A flintlock blunderbuss, built for Tipu Sultan
An English flintlock blunderbuss.
A French blunderbuss, called an espingole, 1760, France.
Musketoon, blunderbuss and coach gun from the American Civil War era.
A blunderbuss pistol, or dragon, found at a battlefield in Cerro Gordo, Veracruz, Mexico
An 1808 Harper's Ferry blunderbuss, of the type carried on the Lewis and Clark Expedition
A pair of early blunderbuss pistols from Poland fitted with the miquelet lock
A recreation of one of Lewis and Clark's pirogues with a blunderbuss mounted to the bow with a pintle.

In addition to the cavalry, the blunderbuss found use for other duties in which the shotgun-like qualities were desirable, such as for guarding prisoners or defending a mail coach, and its use for urban combat was also recognized.

Royal Mail

British multinational postal service and courier company, originally established in 1516 as a government department.

British multinational postal service and courier company, originally established in 1516 as a government department.

The Louth-London Royal Mail, by Charles Cooper Henderson, 1820
Edinburgh and London Royal Mail, by Jacques-Laurent Agasse
Lower Edmonton Royal Mail sorting office, in London
Royal Mail Post Office Regulations handbill giving details of the Uniform Penny Post, dated 7 January 1840
Historic vehicle fleet
London's largest sorting office, Mount Pleasant
A Royal Mail van, seen in Wymondham in 2021
Heathrow Worldwide Distribution Centre, where mail entering and leaving the United Kingdom is sorted
Automated post sorting machine
Royal Mail postman with bicycle in Ilminster
North West Midlands Mail Centre
Southampton Mail Centre (now closed)
A British Rail Class 73 with a parcels van and carriages under British Rail carrying the mail in 1986 through Clapham Junction.
Royal Mail Ford Transit van, outside the Axminster post office
Royal Mail vehicle logo as used in Scotland. (Featuring the Crown of Scotland)
A British Rail Class 325 mail train

The early Royal Mail Coaches were similar to ordinary family coaches, but with Post Office livery.

German post horn (19th century)

Post horn

Valveless cylindrical brass instrument with a cupped mouthpiece.

Valveless cylindrical brass instrument with a cupped mouthpiece.

German post horn (19th century)
Post horn
German sign and postbox with post horn logos
Post horn logo from Sweden
Muted post horn from The Crying of Lot 49
Postal Horn Emoji from Google Noto, U+1F4EF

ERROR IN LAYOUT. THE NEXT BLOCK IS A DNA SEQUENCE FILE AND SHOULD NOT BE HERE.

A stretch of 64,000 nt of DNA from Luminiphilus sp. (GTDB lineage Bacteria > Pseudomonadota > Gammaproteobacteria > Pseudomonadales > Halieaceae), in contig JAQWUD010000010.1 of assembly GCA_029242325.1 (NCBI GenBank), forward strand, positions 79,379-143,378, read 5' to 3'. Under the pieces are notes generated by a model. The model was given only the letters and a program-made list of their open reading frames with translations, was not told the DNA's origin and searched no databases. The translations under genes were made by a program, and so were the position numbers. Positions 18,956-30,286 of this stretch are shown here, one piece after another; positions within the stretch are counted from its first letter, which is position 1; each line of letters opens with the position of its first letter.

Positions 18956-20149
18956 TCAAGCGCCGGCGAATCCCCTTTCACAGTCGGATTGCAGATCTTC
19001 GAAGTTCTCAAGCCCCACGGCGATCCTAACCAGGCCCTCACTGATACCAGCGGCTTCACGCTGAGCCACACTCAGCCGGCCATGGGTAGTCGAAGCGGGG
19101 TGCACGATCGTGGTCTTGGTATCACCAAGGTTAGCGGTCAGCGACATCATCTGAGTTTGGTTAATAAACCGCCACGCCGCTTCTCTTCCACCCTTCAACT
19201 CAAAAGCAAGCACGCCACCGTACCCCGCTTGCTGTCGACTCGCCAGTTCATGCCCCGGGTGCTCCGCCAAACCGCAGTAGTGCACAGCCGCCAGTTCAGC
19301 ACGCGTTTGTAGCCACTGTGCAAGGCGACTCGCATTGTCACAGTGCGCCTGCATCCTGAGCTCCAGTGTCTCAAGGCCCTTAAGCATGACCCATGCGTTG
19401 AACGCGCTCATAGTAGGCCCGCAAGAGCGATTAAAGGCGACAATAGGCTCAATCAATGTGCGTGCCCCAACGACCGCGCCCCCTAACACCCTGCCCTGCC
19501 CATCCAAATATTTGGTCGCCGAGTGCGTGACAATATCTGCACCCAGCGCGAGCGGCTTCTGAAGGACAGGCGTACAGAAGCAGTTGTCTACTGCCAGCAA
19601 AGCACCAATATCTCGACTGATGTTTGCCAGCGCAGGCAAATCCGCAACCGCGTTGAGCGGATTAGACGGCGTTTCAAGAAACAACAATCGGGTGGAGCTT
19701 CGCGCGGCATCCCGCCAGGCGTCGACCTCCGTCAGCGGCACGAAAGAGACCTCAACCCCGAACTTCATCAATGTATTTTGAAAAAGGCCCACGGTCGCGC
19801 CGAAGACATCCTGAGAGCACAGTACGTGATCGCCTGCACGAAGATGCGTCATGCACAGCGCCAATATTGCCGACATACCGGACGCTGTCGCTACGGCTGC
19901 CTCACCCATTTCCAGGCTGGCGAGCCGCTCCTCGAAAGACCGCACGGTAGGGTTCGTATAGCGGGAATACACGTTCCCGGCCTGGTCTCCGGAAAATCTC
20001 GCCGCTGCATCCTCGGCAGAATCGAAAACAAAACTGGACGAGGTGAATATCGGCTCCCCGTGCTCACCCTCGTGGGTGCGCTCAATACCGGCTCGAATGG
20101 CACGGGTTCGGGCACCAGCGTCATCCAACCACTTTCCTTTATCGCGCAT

alt="Give way to coaches on mountain roads" road sign from Italy (deprecated in 1992)|Old "Stop when encountering coaches on mountain roads" road sign from Italy (removed from the Italian Road Code in 1992)

The instrument was used to signal the arrival or departure of a post rider or mail coach.

John Palmer at age 75

John Palmer (postal innovator)

John Palmer at age 75
A print showing a mail coach decorated in the black and scarlet Post Office livery near Newmarket, Suffolk in 1827. The guard can be seen standing at the rear.

John Palmer of Bath (1742 – 16 August 1818) was a theatre owner and instigator of the British system of mail coaches that was the beginning of the great British post office reforms with the introduction of an efficient mail coach delivery service in Great Britain during the late 18th century.

Doom of the
OUTLAWS OF PEGLEG STATION,
Kimble County, Texas Historical Marker

Mail robbery

Robbery of mail usually when it is in the possession, custody, or control, of the delivering authority, which in most countries is the postal operator and can involve the theft of money or luxury goods.

Robbery of mail usually when it is in the possession, custody, or control, of the delivering authority, which in most countries is the postal operator and can involve the theft of money or luxury goods.

Doom of the
OUTLAWS OF PEGLEG STATION,
Kimble County, Texas Historical Marker
1794 post office notice of reward concerning the robbery of the mail between Chester and Liverpool

In the UK stage coach (from 1784 Mail coach) robberies by highwaymen were common, despite the death penalty.